Rachel’s Top 5 Underrated Movies

Written by Rachel Ganzewinkel October 02, 2013


There are movies out there that you love that others just really, really don’t like for some reason. It’s heartbreaking to see something you adore be panned by others. But thanks to the internet there are others just like you that share your adoration for a movie and it’s not-often-understood brilliance. Here are my top 5 underrated movies that definitely deserve another chance.

5. “Young Adult” (Jason Reitman, 2011)


This misunderstood dramedy written by Diablo Cody (Juno) is actually one of the more interesting movies I’ve seen in the past few years. Charlize Theron as the lead Mavis gives us a heartbreakingly awkward performance that will get you shuffling in your seat. She’s a woman who is recently divorced, likes to drink, and her career as a young adult writer is going down the tubes. This brings her back to a time where she thinks she could’ve been happy if only things worked out as she planned. The time: high school. The person: her ex from high school. The uncomfortable but tender insight into Mavis’ character is wonderfully, and sadly, honest. Also, Patton Oswalt is in this movie. And he’s never not completely awesome.

4. “The Mist” (Frank Darabont, 2007)

the mist

THE ENDING. I’m pretty sure that is what peeved a lot of people. That crazy, closure-lacking, depressing-as-shit ending that will get you to yell at the screen in sheer frustration and anger. But that, I think, is what made it effective. The end wasn’t a cop-out because the actions taken by the characters were justified at the time. Also, the monsters in the movie were cool and the people in them were riveting and actually interesting. Which is important since a lot of it takes place in a grocery store.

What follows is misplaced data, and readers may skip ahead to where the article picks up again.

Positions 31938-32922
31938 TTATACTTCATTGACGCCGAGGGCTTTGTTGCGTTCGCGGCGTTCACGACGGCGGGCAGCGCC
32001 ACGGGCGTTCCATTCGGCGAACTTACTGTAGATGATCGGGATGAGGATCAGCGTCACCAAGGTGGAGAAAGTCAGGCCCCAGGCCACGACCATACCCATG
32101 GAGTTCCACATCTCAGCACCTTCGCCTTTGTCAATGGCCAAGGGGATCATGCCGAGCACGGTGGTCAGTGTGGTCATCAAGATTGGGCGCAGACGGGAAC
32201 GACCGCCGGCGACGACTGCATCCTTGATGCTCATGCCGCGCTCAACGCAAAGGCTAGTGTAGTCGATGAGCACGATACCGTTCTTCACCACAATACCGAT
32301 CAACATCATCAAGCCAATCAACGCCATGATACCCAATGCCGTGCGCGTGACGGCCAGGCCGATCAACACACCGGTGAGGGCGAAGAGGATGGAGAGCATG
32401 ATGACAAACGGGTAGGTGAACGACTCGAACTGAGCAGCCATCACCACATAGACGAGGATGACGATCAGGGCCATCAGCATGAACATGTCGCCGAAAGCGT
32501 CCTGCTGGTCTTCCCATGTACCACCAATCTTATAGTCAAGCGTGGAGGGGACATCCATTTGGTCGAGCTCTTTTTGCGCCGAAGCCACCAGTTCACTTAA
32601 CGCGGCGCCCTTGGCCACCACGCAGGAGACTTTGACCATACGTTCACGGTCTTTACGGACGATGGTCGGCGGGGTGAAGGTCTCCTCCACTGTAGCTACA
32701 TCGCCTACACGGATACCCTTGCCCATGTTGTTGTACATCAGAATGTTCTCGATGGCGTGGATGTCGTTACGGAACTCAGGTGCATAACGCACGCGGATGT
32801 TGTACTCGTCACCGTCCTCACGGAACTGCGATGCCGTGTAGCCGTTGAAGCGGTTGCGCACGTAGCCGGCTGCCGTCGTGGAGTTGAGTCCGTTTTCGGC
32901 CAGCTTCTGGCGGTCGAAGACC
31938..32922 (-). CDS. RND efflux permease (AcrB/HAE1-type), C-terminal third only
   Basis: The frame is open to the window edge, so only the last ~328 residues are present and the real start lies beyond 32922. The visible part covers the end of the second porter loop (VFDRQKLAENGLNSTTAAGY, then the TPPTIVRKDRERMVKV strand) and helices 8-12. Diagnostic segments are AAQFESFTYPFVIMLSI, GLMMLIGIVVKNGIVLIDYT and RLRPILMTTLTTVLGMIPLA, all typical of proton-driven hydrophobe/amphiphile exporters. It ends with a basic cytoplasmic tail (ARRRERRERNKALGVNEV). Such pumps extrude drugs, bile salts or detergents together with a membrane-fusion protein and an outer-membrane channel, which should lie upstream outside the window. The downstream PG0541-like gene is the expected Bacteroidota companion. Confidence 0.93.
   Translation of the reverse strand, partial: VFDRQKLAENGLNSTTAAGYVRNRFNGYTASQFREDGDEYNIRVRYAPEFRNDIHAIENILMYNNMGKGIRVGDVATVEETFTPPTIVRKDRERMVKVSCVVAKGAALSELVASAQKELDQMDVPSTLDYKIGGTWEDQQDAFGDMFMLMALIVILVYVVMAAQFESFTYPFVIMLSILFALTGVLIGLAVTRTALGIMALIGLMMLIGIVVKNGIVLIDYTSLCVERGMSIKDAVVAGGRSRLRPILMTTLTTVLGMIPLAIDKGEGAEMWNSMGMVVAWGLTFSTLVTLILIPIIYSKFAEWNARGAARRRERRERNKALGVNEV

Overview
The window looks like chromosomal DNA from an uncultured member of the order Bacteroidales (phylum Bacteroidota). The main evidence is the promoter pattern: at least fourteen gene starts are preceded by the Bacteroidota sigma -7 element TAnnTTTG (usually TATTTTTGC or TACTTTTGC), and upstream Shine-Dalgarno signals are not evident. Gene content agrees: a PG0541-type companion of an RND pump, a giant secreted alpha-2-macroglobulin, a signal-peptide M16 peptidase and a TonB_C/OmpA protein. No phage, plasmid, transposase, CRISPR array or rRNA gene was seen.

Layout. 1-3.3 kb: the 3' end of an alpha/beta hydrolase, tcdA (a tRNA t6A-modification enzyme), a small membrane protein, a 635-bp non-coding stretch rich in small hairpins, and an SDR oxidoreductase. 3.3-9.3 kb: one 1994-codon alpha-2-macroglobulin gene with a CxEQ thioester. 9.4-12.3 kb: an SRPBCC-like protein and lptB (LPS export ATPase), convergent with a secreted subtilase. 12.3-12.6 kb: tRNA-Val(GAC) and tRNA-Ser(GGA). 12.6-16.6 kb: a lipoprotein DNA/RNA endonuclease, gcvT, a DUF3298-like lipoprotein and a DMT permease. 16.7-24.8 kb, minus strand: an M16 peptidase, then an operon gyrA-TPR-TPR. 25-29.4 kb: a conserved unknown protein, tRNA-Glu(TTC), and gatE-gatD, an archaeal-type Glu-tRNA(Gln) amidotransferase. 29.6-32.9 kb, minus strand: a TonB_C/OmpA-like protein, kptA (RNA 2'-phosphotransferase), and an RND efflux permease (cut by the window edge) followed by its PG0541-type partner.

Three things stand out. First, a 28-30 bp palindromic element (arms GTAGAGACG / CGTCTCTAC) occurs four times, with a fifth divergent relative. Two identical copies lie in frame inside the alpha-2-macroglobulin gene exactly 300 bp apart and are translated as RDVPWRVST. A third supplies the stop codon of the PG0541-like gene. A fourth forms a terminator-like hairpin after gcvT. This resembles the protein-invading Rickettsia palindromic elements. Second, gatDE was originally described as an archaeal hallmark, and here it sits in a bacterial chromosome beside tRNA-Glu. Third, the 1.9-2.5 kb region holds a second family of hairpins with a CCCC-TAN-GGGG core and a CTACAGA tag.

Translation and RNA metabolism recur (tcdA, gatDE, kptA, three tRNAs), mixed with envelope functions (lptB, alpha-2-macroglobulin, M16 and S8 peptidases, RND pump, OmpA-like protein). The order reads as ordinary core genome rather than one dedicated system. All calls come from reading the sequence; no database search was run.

3. “Bring It On” (Peyton Reed, 2000)


“Brrr, it’s cold in here. There must be some Clovers in the atmosphere.” This movie, I found out recently, is not adored by all. The satire in the movie may have been lost on some, others may have just found it stupid, or they just really, really, really don’t like Kirsten Dunst. But whatever. This clever, fun romp of a movie is filled with classic one-liners (“Let’s not put the ‘duh’ in dumb!”) and catchy cheers. While satirizing the cheerleading environment, the movie also showcases the immense talent it takes to be a competitive cheerleader. Cheerleaders are not “dancers who have gone retarded,” they are people who are able to do spins several feet in the air with a ‘No Big Deal’ attitude too.

2. “The Terminal” (Steven Spielberg, 2004)

You're an unfeeling monster if you can look at Tom Hanks' crying face and not be moved

You’re an unfeeling monster if you can look at Tom Hanks’ crying face and not be moved

It’s impossible for Tom Hanks to not be amazing and empathetic in any role. Some unfortunately think that “The Terminal” was the impossible for Hanks. It’s been seen as boring and having no point, but it really does. This movie deals with being stuck between two worlds and the struggle with cultural identity and what is “home” is something many immigrants deal with. It’s an endearing role that may be a bit tedious to watch at times, but is overall sweet. He does what he came to do in America and proclaims “I am going home” to the cab driver. Wherever he feels that may be. How cute is that??

1. “The Fountain” (Darren Aronofsky, 2006)

That shot is literal magic

That shot is literal magic

Regarding my past Top 5, we all know Aronofsky┬áis my favourite director. He is a wonderful talent who is able to convey messages through his movies using, what I can only assume is magic. The images he produces are just so timeless, beautiful, and awe-inspiring. “The Fountain” is no exception. And while even I’m not totally 100% on what the movie is trying to say, it evoked powerful emotions from me. I felt invested. I cried and smiled when Hugh Jackman and Rachel Weisz’s characters were being a cute couple together. I was in awe at the beautiful colors and images. The overall message was unclear, but I had an instinctual reaction to what I saw. Even though bald Hugh Jackman was a weird image (from an even weirder story-line), the epic beauty of everything else was pure magic. Also the soundtrack from Clint Mansell is just undeniably tragic, beautiful, and epic.

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About Rachel Ganzewinkel

Rachel loves movies and writing and has found the perfect amalgamation in writing movie reviews for We Eat Films. In between movie watching and the real-life world of work, she enjoys tea, reading, writing, and wearing over-size sweaters (while occassionally doing some of these simultaneously).

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